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The euro fell against most of its major peers amid concern that European Central Bank measures to support its banking sector won’t be enough to arrest region’s worsening sovereign-debt crisis.
The 17-nation currency erased an earlier advance as the ECB said it had awarded 489 billion euros ($637 billion) in 1,134- day loans to banks, more than the 293 billion euros forecast by economists, as investors bet the euro-region debt crisis is far from done. The euro-area economy will probably fail to grow next year after expanding 1.6 percent in 2011, while the U.S. is forecast to accelerate to 2.1 percent from 1.8 percent, according to Bloomberg surveys of economists.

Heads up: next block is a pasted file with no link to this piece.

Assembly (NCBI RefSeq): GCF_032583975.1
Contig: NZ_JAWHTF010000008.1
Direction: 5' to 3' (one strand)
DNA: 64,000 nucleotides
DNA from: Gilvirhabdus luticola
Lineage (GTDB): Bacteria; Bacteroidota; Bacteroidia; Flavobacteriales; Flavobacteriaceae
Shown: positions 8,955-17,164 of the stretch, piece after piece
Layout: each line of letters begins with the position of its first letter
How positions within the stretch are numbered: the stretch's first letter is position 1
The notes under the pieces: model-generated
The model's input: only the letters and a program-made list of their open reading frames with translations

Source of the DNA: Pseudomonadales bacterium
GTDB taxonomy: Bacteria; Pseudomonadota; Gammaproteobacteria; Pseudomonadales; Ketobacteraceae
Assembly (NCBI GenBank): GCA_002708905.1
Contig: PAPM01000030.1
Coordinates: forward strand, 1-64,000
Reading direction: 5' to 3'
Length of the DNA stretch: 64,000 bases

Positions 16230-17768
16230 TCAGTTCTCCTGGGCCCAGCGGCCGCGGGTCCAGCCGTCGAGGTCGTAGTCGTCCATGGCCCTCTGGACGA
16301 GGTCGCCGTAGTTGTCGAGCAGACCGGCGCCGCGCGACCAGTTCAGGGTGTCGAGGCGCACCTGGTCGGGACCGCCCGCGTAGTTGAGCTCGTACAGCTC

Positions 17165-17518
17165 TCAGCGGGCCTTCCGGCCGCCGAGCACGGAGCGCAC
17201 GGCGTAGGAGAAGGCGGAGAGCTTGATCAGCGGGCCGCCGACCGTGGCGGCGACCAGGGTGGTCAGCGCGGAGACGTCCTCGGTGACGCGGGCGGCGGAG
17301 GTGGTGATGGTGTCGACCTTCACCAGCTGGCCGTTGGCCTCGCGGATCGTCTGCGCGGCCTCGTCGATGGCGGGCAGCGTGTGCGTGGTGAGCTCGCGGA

The franc weakened 0.3 percent to 1.2222 per euro and 0.5 percent to 93.64 centimes per dollar.
Yields on Italian two-year notes rose as much as 27 basis points, or 0.27 percentage point, to 5.25 percent, snapping four-straight days of declining borrowing costs, while Spanish debt yields with the same maturity increased 27 basis points to 3.5 percent, after falling for eight days.
The rates have slipped more than one percentage point since ECB President Mario Draghi announced the unprecedented loans on Dec. 8 as investors bet that banks will use the cash to buy government debt.
The number of existing homes sold in the U.S. was revised down by an average 14 percent since 2007, magnifying the depth of the slump that contributed to the last recession. Purchases were revised to 4.19 million for 2010, down 15 percent from a prior estimate of 4.91 million, the National Association of Realtors said today in Washington.
IntercontinentalExchange Inc.’s Dollar Index, a gauge of the greenback against the currencies of six major U.S. trading partners, rose 0.2 percent to 79.980.
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